The magnetometer and gyro are currently unused. The magnetometer will eventually determine the direction of the board relative to magnetic north; ‘yaw’. It will also use the gyro to increase the accuracy of the calculated P, Y, R angles.

I have also been working on a fuselage mould; Having discovered that none of the filler types I have access to will adhere reliably to expanded polystyrene, I have decided to change contsruction method for the fuselage of this drone; Likely at this point I will make use of vacuum moulding of ABS plastic, or a moulding made of fibreglass. Wings are to be made of extruded polystyrene- think foam fast food containers, but denser. A CNC machine will be made to produce wing sections.

 

That’s all for now; More as soon as my student loan allows!
-Matt

(Please ignore the deliberate PCB error of filed down LED’s; I made the footprint wrong, and was too impatient to wait for more to be cut!)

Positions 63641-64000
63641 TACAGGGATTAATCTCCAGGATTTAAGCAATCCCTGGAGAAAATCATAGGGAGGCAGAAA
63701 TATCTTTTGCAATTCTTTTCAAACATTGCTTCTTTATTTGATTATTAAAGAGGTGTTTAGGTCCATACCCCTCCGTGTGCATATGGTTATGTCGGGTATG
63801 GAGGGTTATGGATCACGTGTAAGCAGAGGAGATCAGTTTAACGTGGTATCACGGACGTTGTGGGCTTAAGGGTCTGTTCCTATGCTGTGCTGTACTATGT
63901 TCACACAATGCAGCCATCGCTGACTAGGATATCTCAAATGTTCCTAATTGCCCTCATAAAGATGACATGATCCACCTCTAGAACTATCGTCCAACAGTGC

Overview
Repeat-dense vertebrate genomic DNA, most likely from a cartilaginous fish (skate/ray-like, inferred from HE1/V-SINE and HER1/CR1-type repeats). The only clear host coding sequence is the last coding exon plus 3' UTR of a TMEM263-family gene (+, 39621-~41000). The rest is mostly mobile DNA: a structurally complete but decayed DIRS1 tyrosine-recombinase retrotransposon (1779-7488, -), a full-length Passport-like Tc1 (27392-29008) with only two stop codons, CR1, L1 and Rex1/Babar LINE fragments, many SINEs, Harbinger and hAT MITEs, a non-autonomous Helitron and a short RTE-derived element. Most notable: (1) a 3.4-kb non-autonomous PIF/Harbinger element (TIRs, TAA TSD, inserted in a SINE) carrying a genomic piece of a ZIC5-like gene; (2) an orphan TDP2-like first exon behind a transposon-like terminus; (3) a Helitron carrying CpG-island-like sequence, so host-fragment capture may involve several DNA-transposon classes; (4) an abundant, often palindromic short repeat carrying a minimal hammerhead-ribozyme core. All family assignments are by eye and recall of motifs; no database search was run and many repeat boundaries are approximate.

We’re going to build a UAV

My friend and I want to build an unmanned aerial vehicle. Unlike the predator drones, it will not be armed with missiles.

This is an educational project for us; I’ve never done any proper “bare metal” coding before, or even very much hardware based stuff. Matt, however, is great at the hands on, practical side, but his coding is lacking.

Between us, we should have enough knowledge to fuck up in new and interesting ways.

I’m going to let Matt explain what kit we’ve got, what each bit of it is for, and how he’s fitting it together. I’m going to cover the coding side, and the maths, and how we’re going to get it to fly itself. Or Matt will probably cover that last part; he is doing an engineering degree. I’ll be taking the theory he gives me, and implementing it :).

To start with, we’ll be doing some “basic” stabilisation stuff. We’ll get the plane to try and stay as level as possible, automatically correcting itself except when recieving input from the remote.

Oh – and we don’t have a plane yet.